Global warming is the long-term, cumulative effect that greenhouse gases, primarily carbon dioxide and methane, have on Earth's temperature when they build up in the atmosphere and trap the sun's heat. It's also a hotly debated topic. Some wonder if it's really happening and, if it's real, is it the fault of human actions, natural causes or both?
When we talk about global warming, we're not talking about how this summer's temperatures were hotter than last year's. Instead, we're talking about climate change, changes that happen to our environment, atmosphere and weather over time. Think decades, not seasons. The term global warming itself is a bit deceptive because it implies we should expect things to get hotter -- not necessarily stormier, drier and even, in some instances, colder. Climate change impacts the hydrology and biology of the planet -- everything, including winds, rains and temperature, is linked. Scientists have observed that the Earth's climate has a long history of variability, from the cold climes of the Ice Age to temperatures as hot as an Easy-Bake oven. These changes are sometimes noted over a few decades and sometimes stretch over thousands of years. What can we expect from a planet undergoing climate changes?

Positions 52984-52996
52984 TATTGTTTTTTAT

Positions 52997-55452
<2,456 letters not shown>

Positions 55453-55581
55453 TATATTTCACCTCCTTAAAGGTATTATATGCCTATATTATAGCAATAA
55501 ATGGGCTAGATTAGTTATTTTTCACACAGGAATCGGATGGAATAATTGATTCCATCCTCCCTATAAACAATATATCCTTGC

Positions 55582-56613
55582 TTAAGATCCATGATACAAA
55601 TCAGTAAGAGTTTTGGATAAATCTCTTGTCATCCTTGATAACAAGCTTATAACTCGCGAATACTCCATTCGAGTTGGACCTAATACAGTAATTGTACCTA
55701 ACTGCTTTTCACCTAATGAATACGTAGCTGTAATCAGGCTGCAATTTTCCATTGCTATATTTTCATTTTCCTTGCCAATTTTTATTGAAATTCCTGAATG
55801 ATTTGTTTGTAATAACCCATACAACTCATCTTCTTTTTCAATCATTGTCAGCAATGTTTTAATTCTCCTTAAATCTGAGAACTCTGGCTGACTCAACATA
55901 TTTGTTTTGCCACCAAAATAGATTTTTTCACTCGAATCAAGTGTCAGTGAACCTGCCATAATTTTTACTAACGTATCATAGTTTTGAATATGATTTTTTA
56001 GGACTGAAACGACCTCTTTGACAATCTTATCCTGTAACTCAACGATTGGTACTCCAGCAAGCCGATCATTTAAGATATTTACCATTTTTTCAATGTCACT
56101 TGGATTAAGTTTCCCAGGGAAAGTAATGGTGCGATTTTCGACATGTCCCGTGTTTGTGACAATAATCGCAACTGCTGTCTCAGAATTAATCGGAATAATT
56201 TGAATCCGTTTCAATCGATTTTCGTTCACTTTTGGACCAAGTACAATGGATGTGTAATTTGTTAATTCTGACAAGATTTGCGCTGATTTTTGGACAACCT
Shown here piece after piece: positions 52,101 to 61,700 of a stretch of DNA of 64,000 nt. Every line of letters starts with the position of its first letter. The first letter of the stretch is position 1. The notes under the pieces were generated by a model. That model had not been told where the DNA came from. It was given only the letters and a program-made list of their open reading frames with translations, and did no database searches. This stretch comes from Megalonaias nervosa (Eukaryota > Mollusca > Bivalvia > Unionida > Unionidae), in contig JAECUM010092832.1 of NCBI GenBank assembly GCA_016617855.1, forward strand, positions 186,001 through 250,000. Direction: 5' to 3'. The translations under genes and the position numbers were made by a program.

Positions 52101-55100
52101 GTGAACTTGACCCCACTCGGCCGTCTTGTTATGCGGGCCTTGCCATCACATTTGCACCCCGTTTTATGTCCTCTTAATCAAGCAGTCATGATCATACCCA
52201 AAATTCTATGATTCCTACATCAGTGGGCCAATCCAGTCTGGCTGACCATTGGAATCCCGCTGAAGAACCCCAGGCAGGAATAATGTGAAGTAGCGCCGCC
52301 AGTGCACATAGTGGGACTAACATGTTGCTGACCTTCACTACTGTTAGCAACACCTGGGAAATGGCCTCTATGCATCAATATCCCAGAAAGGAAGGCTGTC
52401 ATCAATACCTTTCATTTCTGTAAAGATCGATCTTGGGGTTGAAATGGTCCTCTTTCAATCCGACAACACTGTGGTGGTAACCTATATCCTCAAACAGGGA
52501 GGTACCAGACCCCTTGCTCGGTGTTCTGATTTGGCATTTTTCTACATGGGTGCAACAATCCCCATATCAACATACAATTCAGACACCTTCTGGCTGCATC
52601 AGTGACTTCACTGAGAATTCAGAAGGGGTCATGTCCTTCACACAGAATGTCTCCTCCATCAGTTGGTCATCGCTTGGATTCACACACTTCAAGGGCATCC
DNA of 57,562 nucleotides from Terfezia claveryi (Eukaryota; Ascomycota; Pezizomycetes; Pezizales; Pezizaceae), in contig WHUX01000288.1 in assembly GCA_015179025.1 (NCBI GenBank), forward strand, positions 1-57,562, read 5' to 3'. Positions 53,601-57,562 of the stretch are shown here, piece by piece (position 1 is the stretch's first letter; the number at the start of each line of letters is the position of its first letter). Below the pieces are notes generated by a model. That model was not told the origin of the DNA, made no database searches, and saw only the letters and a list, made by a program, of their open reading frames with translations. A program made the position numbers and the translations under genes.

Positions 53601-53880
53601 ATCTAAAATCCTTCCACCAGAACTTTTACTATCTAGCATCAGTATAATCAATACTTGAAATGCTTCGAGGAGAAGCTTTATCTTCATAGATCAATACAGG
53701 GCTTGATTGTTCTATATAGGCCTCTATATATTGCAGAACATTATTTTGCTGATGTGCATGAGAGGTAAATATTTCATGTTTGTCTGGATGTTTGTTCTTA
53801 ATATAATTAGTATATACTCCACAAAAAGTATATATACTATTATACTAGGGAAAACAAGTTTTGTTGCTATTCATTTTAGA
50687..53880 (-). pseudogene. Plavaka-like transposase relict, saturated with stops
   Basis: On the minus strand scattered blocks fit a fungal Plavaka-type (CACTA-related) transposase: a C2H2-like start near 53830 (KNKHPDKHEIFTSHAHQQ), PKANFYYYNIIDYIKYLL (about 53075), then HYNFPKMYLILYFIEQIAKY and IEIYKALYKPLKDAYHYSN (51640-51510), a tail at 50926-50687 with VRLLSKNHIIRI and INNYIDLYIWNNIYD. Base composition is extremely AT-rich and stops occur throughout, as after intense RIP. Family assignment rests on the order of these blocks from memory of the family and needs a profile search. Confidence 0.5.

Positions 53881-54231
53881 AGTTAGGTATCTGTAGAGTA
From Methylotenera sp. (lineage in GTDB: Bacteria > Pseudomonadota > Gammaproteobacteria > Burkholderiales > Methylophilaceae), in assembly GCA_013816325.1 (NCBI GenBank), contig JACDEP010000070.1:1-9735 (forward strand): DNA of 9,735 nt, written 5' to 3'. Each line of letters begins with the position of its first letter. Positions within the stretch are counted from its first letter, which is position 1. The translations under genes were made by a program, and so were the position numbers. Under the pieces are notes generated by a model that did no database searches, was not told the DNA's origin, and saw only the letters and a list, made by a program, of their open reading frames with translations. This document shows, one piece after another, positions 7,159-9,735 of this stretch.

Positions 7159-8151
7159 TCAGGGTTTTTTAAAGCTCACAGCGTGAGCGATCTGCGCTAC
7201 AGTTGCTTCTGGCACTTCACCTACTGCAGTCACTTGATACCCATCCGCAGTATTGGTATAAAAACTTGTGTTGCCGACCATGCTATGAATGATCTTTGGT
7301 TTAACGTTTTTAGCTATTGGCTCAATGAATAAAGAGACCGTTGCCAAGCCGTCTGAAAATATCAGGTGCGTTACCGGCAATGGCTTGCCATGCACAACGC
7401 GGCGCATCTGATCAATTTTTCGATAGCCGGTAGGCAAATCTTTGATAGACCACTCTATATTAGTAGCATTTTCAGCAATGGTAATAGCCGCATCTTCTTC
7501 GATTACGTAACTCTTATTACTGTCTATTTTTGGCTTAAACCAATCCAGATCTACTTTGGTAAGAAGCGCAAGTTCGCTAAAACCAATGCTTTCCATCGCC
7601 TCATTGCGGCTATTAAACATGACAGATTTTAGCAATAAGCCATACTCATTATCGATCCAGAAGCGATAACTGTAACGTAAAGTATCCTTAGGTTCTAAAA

Scientists studying our climate have been able to observe and measure changes happening around us. For example, mountain glaciers are smaller now than they were 150 years ago, and in the last 100 years, the average global temperature has increased by roughly 1.4 degrees F (0.8 degrees C) [source: EPA]. Computer modeling allows scientists to predict what could happen if the climate pattern continues on its current course, projecting, for instance, that temperatures could rise an average of 2 to 11.5 degrees F (1.1 to 6.4 degrees C) by the end of the 21st century [source: EPA].
In this article, we'll look at 10 of the worst effects of climate change, including some immediate effects observed and some hypothesized through climate modeling.